Lindy’s letters

Letters to Lindy

Brisbane Powerhouse, Powerhouse Theatre

August 1 – 4

In its use of the words of real people, verbatim theatre is often a captivating experience in and of itself, however, in the case of “Letters to Lindy” this is especially so. Although it is now almost 40 years since Lindy Chamberlain was accused of killing her nine-week-old daughter Azaria while camping with her husband and other children at Uluru (then known as Ayers Rock), despite the assertion that a dingo had taken the baby from their tent, the nation-dividing case continues to serve as a source of fascination.

The legacy of interest is apparent by the show’s run in the largest of the Powerhouse Theatre spaces which is full of audience members of a certain age and over who find it difficult to comprehend that there are those in their youth who are unfamiliar with the case about which everyone has an opinion. The makers of the transcript based drama obviously assume so too as there is no background information given in contextualisation. Rather, the audience is thrust straight into the story, which begins with words of vitriol from self-proclaimed angry ‘ordinary people’, which an older Lindy (Jeanette Cronin) now regards as comic relief.

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The words have been drawn from an archive of 30 000 catalogued letters, now held by the National Library in Canberra and join only two fictional scenes to form the 2+ hour long experience during which we are taken back to the Ayers Rock campsite described in witness statements and through 18 months of two coronial inquests that resulted in Chamberlain being jailed for life for murdering her baby daughter until Azaria’s missing matinee jacket was found in Uluru in support of her defense case and The Chamberlains were granted a pardon.

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Unarguably, Chamberlain is one of 20th Century Australia’s most iconic figures. And although many of the show’s words come from others, this is her story (not that of her husband Michael or their children, who barely appear). On opening night this is enhanced by an additional, riveting act of sorts in the form of a Q&A with the theatre makers and Lindy herself, which makes the show’s experience an even more moving tribute to resilience. In role on stage, Cronin encapsulates the strength of character that we see from the real-life Lindy, delivering a number of passionate monologues, in response, for example to criticism around her stony-faced, matter-of-fact demeanour.

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The three other cast members Glenn Hazeldine, Phillip Hinton, and Jane Phegan support this in multiple roles, easily jumping in and out of the different ages and genders of letter writers. Particularly, Hazeldine, gives a memorable performance enacting the words of children (because just like their tones, the ages of letter-writers are diverse).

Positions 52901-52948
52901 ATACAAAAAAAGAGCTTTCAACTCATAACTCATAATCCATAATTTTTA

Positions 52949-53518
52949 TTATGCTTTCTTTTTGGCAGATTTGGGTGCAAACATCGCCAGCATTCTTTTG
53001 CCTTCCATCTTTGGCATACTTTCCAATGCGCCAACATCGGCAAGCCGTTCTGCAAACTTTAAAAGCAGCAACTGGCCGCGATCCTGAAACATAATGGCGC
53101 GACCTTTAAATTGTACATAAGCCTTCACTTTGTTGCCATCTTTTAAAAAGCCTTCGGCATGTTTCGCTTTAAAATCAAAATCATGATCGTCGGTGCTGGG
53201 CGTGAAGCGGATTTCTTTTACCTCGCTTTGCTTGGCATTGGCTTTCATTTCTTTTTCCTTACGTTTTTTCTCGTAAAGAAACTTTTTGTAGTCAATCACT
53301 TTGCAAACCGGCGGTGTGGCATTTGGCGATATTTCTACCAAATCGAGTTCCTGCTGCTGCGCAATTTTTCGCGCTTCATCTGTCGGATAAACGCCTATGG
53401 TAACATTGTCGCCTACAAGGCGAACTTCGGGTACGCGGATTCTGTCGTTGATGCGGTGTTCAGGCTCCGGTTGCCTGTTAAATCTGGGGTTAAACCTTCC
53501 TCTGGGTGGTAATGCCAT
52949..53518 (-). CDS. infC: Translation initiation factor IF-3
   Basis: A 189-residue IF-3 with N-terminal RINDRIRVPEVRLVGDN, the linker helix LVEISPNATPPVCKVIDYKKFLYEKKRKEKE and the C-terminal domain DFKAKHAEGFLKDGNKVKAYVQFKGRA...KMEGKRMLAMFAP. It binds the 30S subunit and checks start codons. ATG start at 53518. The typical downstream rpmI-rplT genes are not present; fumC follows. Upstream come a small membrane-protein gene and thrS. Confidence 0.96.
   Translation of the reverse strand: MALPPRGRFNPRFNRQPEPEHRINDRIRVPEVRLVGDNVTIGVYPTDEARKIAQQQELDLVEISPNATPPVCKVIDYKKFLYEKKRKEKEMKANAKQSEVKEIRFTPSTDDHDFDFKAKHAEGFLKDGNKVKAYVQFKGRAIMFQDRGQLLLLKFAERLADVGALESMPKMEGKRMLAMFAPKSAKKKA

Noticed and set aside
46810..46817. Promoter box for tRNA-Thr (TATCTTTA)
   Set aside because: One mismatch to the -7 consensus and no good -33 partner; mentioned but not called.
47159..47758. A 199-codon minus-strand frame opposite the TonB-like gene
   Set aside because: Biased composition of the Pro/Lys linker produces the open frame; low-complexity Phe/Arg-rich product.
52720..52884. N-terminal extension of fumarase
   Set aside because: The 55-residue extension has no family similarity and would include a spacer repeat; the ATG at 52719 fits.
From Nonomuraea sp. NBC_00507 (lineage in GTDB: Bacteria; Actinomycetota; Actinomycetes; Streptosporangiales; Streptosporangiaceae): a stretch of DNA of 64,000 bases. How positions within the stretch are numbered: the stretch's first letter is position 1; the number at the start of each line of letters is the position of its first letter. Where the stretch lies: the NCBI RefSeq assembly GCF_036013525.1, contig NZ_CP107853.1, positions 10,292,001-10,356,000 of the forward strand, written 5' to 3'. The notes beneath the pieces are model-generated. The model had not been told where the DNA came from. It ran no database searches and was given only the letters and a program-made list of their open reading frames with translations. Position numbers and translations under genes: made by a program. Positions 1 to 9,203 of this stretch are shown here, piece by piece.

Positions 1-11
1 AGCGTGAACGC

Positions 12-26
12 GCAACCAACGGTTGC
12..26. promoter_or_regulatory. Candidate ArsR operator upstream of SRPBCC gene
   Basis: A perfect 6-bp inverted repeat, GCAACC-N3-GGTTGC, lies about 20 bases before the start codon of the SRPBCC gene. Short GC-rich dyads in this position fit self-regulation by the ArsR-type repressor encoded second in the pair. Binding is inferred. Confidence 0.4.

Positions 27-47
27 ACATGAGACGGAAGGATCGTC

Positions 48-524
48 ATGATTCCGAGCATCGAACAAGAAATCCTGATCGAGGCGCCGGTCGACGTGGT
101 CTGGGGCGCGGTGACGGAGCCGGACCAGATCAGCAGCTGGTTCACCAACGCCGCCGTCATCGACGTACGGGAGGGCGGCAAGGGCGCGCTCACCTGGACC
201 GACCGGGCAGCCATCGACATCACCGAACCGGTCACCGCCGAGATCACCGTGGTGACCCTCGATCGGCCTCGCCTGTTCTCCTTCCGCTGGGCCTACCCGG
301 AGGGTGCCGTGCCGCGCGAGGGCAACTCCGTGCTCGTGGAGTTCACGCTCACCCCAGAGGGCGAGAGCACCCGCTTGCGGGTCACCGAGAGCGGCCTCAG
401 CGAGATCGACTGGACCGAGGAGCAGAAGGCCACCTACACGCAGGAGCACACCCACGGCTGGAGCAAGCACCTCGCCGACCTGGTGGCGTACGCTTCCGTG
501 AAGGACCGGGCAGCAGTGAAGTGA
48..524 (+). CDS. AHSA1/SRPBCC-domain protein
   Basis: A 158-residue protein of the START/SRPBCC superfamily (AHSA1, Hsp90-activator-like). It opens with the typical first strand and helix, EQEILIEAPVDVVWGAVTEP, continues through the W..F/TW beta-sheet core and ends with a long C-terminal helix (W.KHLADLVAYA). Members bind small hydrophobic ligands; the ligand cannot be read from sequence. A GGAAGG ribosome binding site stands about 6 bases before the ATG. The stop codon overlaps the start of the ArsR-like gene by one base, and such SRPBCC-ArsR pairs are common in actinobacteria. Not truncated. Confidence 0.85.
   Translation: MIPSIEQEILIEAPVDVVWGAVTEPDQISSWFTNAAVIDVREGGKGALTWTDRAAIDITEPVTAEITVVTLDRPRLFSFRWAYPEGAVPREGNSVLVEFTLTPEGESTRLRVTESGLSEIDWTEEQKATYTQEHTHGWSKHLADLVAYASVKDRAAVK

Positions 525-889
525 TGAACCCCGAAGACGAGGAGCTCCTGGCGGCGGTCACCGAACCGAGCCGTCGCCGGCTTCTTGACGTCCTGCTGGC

Darren Yap’s detailed direction means that on-stage busyness is effectively choreographed as boxes of letters are moved around while household duties are attended to. Staging is meticulous down to the side-table photo appearance of the now-iconic image of a red jacketed Lindy looking down on Azaria in her arms and era-evocative outfits and wigs signify changes in Lindy’s life stages. A subtle soundtrack also adds atmospheric sounds of nature to accompany the testimony and enactment of Victorian tourist Wally Goodwin’s discovery of Azaria’s clothing a week after her disappearance.

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Despite its touch on the many myths of the infamous Azaria case, one of the most amazing things about “Letters to Lindy” is its chronicle of everything that Chamberlain-Creighton received, whether the messages be of support, regret or vile damnation. The immensity of the source material means there is much content with which to shape into a show. Act One takes us up to her life imprisonment (in reality a four-year stint) in the Northern Territory’s Berrimah Prison, but of course there is so much more and as multi-award winning playwright Alana Valentines takes audiences along the journey to the 2012 coronial ruling that finally ended the legal saga, there is much back and forthing in audience responses as we are reminded of the jokes, gossip and accusations of occultism that fuelled the fire of its multiple inquests and intense media scrutiny. Indeed, interval affords a welcome opportunity for audience discussion about an event that divided this country like only conscription and Whitlam before it.

“Letters to Lindy” is not necessarily a show to rave about, but it is a very interesting one. While light may never fill the corners of the case’s mystery, in its capture of the story’s emotion, the show illustrates how the tale has moved beyond this now that the memory of Azaria has been finally, fully returned to her family after a fourth colonial inquest officially recorded that her death was “as a result of being attacked and taken by a dingo”.

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